Notes From Trail: Training for Dog Sled Expedition

This month, explorer Will Steger and six young adventurers will travel across Ellesmere Island, following in the footsteps of other legendary polar explorers. The team will visit ice shelves that have all but disappeared because of climate change. Currently, the group is training. Members of the group will regularly file reports from their 1,400-mile journey. This is their story.

I have now been in Iqaluit for about a month with Sarah and Eric to train the dogs and to prepare equipment for the expedition. Sarah and Eric have been great teachers and I have tried to my best ability to be an equally good learner. Last week, Ben also joined us up here and by the end of this week the entire team will be gathered here, with the exception of Sigrid who is finishing the Iditarod as I write this.

For the rest of our expedition training, which lasts until March 28, all of us will contribute to a daily blog about our experiences and development as we get ready for the great trip on Ellesmere.

Since I arrived here in mid-February, Sarah, Eric and I have trained the dogs during the daytime and worked on expedition equipment in the evenings. For me, who had not ran dogs using the fan system, it has been important to get used to this system that varies from the tandem system used in the south or as seen in the Iditarod by Sigrid.

The tandem is great in the boreal forests of Norway and Minnesota where it is important that the dogs do not get tangled up in trees or other obstacles. On the sea ice, however, the fan system, where each dog has its own line attached to our sleds, is great. In the rough ice the dogs running on the fan can avoid dangerous obstacles and if one dog gets its line caught it can easily be released by the dog driver that sits in the front of the sled.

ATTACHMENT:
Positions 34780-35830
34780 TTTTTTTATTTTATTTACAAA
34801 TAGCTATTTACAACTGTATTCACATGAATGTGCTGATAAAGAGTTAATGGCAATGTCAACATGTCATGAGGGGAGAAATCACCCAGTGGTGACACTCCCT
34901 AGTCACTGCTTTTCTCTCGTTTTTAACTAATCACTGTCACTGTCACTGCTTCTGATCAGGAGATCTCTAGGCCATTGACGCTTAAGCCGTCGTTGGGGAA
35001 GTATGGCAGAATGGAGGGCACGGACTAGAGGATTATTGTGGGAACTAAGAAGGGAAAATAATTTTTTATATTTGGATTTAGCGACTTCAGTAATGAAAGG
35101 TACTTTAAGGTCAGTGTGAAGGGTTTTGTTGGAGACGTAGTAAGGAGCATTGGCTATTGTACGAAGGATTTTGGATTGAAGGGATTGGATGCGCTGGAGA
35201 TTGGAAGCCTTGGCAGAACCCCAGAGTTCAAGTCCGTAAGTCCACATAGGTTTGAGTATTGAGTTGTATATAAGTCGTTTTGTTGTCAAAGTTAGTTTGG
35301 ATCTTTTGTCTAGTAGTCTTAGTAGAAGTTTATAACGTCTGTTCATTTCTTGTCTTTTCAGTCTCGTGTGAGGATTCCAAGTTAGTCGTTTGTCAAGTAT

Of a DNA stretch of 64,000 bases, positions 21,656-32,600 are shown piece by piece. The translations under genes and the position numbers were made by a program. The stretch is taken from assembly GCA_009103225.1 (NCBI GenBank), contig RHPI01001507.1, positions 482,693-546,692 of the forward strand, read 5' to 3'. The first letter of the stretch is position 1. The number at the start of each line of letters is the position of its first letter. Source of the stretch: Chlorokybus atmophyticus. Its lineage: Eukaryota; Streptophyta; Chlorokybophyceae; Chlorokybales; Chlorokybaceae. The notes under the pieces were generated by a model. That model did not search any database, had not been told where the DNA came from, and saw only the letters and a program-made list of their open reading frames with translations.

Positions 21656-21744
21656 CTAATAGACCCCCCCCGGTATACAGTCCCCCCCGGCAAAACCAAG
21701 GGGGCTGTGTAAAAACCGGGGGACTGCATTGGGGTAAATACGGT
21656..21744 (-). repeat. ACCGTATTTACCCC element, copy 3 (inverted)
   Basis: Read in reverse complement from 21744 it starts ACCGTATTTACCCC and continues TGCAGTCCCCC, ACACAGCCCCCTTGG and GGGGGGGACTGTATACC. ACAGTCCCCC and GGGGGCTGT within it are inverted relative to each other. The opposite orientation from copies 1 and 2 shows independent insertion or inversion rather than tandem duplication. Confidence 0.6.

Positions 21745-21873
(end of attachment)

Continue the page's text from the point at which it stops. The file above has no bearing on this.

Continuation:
It has been grand to learn the fan system from Eric and Sarah and I am now ready to be the third dog driver on the expedition. My lead dog is named Bylaw and he has already become a great friend. I am looking forward to working with him and the rest of the team for the next three months.

The plan for our training over the next couple of weeks is to continue to run the dogs and pack all our gear and food. It is an enormous task to prepare for a lengthy expedition like this. The highlight of our training will be our participation in Kimmirut Quest 2008 (Qimualaniq Quest), which is a dog race between Iqaluit and the village of Kimmirut, about 180 kilometers south of Iqaluit. The expedition team will participate with our three dog teams.

The race starts on March 15 and lasts until March 21. We are all looking forward to trying our equipment on the sea ice, through a mountainous plateau and to spend our first of many nights together in the freezing cold of the Arctic winter.

Sledder Toby Thorleifsson, 28, is from Norway and has worked as a writer, lecturer and mountain guide focusing on environmental issues.

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